How the Crowd Can Help Find Prior Art

By Cheryl Milone

Prior art research is playing an increasingly important role for companies and inventors with potential exposure to intellectual property litigation.

Millions of dollars in legal expenses are being spent to understand the true value of patents. In some cases, entire industries are threatened by growing litigation from non-practicing entities (NPEs).

Look no further than the now-infamous Lodsys lawsuit filed against the App Developer community, including Angry Birds developer Rovio, which is facing a much bigger threat than pesky evil pigs. It is essential to perform the most complete prior art search to defend in this litigation.

Crowdsourcing for prior art has recently emerged to revolutionize the patent research space and overcome the limitations of traditional search techniques.

Traditional searches generally involve Western-language based digitized searches. For foreign non-patent publications, only the abstracts are digitized for inclusion in Western-language based digitized databases.

The research thus misses the full text and footnotes. It also is important to note that for digitized publications, critical content is not digitized such as tables, figures, graphs and photographs.

And whole classes of publications besides historical publications (e.g., out-of-print books) are not digitized. These include editorials, business materials, physical products, out-dated manuals on products, software and standards meeting notes.

In the case of the Lodsys patent lawsuit, the App Developer community itself is being encouraged to band together to uncover any and all information around these patents to support Angry Birds and other defendants.

For the Angry Bird Enthusiasts:

What lessons can the prior art research crowd teach Angry Bird fans?

Lesson 1: Diagram each claim and be sure to include every element. Just as we can’t remove the helmet from the pig, we can’t leave out even one element of the claim. Review the filewrapper, or at least the Notice of Allowance and understand why the elements were included. This means no Monday morning quarterbacking of the claims – the elements are what they are.

  • Translation for AngryBirders: Review the structures present in each level of the game and determine where the pigs reside.

Lesson 2: Read the claims. Make sure you understand the terms as used by the patentee. Remember, each patent applicant is entitled to define words, or to be her own lexicographer. Develop an ability to trace and relate the patentee’s terms to those used in the particular technology, past and present.

  • Translation for AngryBirders: See what birds are provided for the level and determine how you use each bird’s special ability.

Lesson 3:
Spend some time doing background research. Ask how, why, what, where and when. Don’t forget – finding a current article (“walk-through”) that spells out the solution can provide great suggestions for search strategies to find earlier dated evidence. Build a timeline that provides who the players were in developing the technology (including failed attempts); what other solutions were proposed; track early players in the field (identify mergers, spin-offs, university tech centers, etc.); and possible standards relating to the technology.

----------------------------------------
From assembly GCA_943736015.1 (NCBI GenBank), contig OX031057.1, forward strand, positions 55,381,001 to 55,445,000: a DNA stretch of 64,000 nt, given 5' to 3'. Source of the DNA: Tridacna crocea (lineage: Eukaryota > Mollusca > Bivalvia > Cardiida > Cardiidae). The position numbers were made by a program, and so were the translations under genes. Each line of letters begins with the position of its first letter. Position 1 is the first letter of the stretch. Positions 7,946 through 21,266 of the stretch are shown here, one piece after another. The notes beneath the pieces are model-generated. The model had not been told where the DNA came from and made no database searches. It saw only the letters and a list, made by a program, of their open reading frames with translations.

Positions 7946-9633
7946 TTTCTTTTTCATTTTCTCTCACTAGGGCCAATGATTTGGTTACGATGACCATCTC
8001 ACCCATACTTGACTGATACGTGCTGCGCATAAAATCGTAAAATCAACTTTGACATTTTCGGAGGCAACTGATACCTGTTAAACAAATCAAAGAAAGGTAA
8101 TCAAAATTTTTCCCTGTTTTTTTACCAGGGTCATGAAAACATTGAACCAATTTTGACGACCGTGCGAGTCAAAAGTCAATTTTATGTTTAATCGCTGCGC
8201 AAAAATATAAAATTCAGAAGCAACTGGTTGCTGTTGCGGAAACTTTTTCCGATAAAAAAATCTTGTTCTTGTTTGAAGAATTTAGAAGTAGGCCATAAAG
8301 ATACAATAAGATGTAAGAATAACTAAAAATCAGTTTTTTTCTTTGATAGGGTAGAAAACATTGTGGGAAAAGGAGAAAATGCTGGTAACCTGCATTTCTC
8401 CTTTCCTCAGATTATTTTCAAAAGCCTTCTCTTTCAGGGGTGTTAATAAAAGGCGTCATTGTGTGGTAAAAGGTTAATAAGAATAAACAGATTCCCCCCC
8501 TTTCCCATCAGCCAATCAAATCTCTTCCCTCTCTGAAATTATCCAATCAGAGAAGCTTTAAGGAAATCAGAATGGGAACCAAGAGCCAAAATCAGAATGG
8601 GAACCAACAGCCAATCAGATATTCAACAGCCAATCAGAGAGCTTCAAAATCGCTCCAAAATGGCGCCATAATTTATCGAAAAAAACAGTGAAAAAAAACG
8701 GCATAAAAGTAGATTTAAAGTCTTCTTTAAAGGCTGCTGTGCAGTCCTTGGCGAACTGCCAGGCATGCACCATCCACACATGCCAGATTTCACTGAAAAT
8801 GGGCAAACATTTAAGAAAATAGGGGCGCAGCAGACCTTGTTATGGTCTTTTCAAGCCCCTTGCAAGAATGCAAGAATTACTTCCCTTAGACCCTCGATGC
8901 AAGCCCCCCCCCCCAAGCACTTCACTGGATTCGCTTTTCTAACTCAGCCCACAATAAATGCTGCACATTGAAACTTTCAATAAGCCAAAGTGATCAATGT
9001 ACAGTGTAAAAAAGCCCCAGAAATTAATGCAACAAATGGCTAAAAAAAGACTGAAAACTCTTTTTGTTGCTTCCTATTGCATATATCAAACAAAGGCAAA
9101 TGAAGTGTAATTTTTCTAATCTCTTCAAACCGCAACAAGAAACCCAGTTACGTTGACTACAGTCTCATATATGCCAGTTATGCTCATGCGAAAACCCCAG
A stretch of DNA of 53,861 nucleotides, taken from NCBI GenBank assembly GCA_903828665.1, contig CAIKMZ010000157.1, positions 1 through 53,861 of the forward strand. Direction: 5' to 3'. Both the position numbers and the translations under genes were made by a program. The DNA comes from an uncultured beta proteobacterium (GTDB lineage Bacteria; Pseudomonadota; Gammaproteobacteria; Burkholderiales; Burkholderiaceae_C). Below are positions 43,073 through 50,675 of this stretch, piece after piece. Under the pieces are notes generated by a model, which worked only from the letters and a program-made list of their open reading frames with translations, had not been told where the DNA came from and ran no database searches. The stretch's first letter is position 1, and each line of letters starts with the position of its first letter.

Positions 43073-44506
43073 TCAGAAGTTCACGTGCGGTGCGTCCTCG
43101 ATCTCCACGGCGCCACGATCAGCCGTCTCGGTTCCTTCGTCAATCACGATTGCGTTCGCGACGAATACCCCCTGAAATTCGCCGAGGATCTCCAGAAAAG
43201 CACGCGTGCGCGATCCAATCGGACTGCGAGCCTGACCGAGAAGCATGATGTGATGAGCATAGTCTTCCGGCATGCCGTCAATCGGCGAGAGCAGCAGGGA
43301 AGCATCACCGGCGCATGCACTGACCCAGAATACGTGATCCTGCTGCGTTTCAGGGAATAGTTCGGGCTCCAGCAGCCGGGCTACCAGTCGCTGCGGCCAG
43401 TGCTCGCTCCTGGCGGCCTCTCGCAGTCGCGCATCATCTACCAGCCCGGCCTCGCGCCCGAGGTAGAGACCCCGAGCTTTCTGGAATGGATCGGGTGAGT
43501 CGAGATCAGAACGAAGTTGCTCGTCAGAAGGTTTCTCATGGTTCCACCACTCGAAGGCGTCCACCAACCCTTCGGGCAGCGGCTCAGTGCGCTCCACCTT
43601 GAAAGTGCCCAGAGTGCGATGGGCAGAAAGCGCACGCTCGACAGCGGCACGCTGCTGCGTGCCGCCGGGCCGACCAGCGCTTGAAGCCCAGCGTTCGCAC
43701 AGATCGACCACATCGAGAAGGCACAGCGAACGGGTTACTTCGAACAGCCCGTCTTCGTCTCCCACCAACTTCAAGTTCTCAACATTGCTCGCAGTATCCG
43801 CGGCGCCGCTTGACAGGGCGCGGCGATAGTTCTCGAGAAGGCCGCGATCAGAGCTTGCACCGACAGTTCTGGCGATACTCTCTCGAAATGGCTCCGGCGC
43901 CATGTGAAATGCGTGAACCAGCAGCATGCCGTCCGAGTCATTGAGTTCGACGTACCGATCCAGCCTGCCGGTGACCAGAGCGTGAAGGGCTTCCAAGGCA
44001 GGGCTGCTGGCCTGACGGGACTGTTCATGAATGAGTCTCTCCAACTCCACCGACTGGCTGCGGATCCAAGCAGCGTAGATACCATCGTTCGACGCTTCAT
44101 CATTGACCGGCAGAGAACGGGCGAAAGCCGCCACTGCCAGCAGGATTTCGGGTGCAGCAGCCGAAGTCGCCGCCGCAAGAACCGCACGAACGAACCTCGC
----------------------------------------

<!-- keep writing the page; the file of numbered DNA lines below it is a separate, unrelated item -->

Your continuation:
• Translation for AngryBirders: Use “HINTS,” online suggestions from the community of Angry Bird lovers, and walk-throughs!

Lesson 4: Reassess your work. It’s easy to get caught up in the thrill of the search and find that you have followed a path that moves away from the goal. Best practice is to periodically review where you are in the search against the claims or items of interest.

  • Translation for AngryBirders: Replay levels to hone your skills (useful strategy when you are stuck on a level – go back one level and practice).

Lesson 5: The strongest prior art collections are built through an iterative process. Research, try another strategy, compare to the claims, readjust and dive deeper. Identify early products in the field and explore those. Explore analogous as well as non-analogous fields of technology. Read later dated articles by the inventors, they often describe what they were thinking during their work. This can provide clues for how to adjust your research approach.

  • Translation for AngryBirders: Try different approaches – often changing the trajectory of Yellow Bird changes the angle of the approach so you can knock down the structure.

AND the most important lesson:

Lesson 6: Participate. With so many players bringing a different “angle” to this human search engine, the approach produces not only the highest quality results but identifies the best persons to ask.

  • Translation for AngryBird-ers: There are always hundreds of pigs, pumpkins and plump, pulverizing birds!

Angry Birds has highlighted that patent lawsuits can be costly, which is why there is no substitute for speed and global reach when conducting patent research.  The crowdsourcing model is a powerful way for communities to combine their efforts around a cause that affects everyone.

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